Léonie Kelsall on pyjama uniforms, lucky wheelbarrows and rural romance.
Léonie Kelsall is a chameleon of the fiction world, writing fantasy, steamy contemporary romance, suspense, outback noir, sci-fi and most recently rural romance. Her latest release, The Wattle Seed Inn, was published by Allen & Unwin in paperback, eBook and audio this month.
The story follows PR executive Gabrielle as she tackles a major fixer-upper project in South Australia’s countryside. Converting the dilapidated inn into a thriving business is no mean feat and puts her smack-bang in the path of local stonemason, Hayden. As with Léonie’s 2020 novel The Farm at Peppertree Crossing, The Wattle Seed Inn is full of warmth and humour. Baking, charming characters and a familiar small-town setting make for a fabulous, feel-good read.
Kiss and Tell with Léonie
Short and sweet questions
Current book on your bedside table:
What kind of monster has only one book?Khaled Hosseini’s A Thousand Splendid Suns, Syed Masood’s The Bad Muslim Discount, Maya Linnell’s Wildflower Ridge & Bottlebrush Creek, Karly Lane’s Take Me Home.
Where do you do most of your writing? I have a desk in my library near the wood heater – and close to the back door so I can let the dog in. And out. And in.
Favourite Australian holiday destination: The Kid and I head to Robe in South Australia 2-3 times a year for great coffee, food, relaxation and refilling the creative well.
What’s your preferred drop? Whatever some kind person has poured into my glass. However, I did rediscover Passion Pop on a trip to Robe a couple of years ago – it holds a lot of 80’s themed memories!
Guilty pleasure? Darrell Lea Dark Licorice Chocolate Blocks – and now that I’ve Googled exactly what it’s called, I discovered it’s on special…that’s serendipity, right? I have no choice but to buy!
Pet peeve: People who lie or obfuscate. Writers who claim a marginalization to justify writing it. Oh, wait, that’s the same peeve.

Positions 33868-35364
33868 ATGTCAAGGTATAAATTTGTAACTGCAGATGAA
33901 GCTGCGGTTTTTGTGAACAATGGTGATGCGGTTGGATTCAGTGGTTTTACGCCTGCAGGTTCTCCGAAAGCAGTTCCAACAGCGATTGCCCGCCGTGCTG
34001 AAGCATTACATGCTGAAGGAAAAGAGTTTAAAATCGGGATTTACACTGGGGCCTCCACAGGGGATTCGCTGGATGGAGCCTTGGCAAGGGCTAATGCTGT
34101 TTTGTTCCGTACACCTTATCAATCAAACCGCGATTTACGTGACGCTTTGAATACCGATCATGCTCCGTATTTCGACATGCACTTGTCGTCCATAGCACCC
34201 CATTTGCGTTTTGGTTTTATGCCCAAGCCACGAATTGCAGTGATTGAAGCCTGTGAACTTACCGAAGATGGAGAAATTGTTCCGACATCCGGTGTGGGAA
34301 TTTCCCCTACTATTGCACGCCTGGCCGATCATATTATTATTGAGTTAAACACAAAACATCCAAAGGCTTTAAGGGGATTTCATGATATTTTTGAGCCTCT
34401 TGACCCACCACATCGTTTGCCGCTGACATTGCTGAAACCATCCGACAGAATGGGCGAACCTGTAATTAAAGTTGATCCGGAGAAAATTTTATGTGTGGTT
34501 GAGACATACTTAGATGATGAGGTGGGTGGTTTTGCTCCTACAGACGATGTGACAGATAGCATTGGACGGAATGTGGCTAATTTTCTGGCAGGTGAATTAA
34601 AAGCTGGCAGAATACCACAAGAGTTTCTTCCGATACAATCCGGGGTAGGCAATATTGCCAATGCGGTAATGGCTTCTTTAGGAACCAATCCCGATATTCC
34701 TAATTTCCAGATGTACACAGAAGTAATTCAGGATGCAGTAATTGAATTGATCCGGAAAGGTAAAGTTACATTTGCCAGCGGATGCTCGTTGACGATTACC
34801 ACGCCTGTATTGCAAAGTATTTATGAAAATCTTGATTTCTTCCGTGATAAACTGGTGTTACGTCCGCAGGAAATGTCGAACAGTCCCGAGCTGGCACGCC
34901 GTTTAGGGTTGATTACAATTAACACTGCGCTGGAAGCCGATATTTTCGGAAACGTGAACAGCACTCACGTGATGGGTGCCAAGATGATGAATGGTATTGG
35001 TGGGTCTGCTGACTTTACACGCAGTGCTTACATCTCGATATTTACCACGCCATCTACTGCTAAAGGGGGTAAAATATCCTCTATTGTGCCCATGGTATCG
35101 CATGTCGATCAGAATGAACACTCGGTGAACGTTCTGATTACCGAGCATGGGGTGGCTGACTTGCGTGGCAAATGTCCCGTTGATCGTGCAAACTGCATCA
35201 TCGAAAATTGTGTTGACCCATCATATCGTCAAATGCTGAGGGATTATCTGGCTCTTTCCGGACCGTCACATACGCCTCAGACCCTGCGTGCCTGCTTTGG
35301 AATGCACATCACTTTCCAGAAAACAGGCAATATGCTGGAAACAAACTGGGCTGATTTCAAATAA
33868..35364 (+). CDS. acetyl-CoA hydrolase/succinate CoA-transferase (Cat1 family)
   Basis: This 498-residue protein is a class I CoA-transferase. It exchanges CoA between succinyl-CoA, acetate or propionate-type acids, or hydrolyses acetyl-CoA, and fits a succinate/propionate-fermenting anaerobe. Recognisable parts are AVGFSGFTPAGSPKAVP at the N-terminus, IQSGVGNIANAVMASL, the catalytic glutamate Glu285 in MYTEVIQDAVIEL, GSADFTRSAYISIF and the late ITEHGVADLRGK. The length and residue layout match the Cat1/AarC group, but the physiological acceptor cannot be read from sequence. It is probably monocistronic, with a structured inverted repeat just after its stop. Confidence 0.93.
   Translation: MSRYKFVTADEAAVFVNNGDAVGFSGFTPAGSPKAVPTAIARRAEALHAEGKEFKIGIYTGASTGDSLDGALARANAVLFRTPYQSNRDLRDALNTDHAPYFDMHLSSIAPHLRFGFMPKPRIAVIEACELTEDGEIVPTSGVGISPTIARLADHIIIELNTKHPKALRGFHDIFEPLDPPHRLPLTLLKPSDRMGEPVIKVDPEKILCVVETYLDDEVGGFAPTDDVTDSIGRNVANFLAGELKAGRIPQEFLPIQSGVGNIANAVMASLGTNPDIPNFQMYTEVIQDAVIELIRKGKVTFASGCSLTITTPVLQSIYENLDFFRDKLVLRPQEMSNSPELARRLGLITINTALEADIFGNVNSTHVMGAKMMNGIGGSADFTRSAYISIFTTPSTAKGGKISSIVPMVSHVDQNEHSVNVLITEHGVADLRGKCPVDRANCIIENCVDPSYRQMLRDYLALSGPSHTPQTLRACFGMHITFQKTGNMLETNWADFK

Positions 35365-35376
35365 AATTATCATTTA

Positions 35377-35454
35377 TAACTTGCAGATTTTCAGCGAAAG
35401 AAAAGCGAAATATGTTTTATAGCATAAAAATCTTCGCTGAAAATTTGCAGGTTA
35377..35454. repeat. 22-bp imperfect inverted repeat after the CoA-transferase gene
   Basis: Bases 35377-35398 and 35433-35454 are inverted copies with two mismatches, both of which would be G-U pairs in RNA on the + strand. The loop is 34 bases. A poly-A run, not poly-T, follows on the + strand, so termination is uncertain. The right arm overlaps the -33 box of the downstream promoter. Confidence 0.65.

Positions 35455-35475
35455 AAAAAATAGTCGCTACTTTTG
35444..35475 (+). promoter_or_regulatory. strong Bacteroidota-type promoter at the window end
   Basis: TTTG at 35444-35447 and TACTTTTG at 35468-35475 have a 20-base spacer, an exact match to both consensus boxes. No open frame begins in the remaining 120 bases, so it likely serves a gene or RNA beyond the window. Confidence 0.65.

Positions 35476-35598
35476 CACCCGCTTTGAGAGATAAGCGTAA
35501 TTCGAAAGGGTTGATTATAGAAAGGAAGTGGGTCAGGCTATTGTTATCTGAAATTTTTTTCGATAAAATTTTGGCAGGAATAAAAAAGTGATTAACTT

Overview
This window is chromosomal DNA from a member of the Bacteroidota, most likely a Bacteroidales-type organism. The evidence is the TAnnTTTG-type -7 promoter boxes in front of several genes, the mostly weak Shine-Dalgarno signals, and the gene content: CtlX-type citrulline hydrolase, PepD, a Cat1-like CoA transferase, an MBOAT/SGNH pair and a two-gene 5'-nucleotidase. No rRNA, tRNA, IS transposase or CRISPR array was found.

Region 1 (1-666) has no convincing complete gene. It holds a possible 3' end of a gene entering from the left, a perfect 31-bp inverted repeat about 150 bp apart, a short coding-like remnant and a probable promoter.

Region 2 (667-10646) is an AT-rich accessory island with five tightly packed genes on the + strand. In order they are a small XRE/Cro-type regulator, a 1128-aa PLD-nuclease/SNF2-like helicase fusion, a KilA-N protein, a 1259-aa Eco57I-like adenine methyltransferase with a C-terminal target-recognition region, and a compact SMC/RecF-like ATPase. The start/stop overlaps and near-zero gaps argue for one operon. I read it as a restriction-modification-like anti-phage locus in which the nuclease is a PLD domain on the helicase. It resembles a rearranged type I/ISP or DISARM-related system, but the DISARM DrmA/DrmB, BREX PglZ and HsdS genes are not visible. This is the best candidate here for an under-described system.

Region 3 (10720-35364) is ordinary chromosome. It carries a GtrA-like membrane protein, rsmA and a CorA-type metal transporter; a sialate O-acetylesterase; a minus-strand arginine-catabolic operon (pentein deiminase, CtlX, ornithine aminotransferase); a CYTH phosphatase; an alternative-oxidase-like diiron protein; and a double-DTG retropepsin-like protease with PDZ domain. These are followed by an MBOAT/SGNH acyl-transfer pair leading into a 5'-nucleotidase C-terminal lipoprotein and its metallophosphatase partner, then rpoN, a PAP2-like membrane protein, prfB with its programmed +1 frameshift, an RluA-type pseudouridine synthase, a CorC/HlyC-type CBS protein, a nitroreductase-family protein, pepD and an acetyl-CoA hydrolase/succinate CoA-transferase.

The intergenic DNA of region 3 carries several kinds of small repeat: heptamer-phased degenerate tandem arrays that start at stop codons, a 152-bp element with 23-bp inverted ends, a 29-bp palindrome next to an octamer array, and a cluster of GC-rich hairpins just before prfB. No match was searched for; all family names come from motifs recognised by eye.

Favourite fictional couple and why? Patty and Anton in Summer of My German Soldier, because that was the first book that really made me cry. (I mean, everyone cried when Aslan died, right? So The Chronicles of Narnia doesn’t count). The story holds so much angst and hope – I’m scared to re-read, in case it’s not everything that I recall it to be!
If you could pack two non-essential items for a deserted tropical island, what would they be? Clearly, books are essential, so… a razor and moisturizer. Because who wants to be furry when the hot rescuers turn up?
Name an emerging author to keep an eye out for: I read a lot of unpublished manuscripts (actually, more than I read books, so my TBR pile moves slowly!) and Emma Babbington has a wonderful knack for deeply descriptive phrasing without superfluous words, and for giving her characters memorable quirks.
Book you’re most looking forward to reading in 2021? I honestly don’t know, as there is always so much coming out, and so little time to read it all!
Best thing about being a writer? The hours, and my friends are always with me.
Worst thing about being a writer? The hours, and I tend to neglect ‘real life’ friends.
Do you prefer music, podcasts or silence when writing? Music…I generally have a song or style for each book, from Dolly Parton to Neil Diamond to Split Enz. But if I can’t choose, I opt to stream Radio 5MU – plays all the best ‘older’ stuff, plus has a ton of farming news and interest pieces.
Favourite perfume: Chanel No5
TV/film crush: Sandra Bullock
The best non-writing related prize I won was …
A wheelbarrow full of booze! Fortunately, it was still in bottles.
Top three tips for aspiring authors? 1. Be prepared to write multiple books before you get signed…they’ll be sitting there waiting for you to revisit them. I know. I still have some sitting there!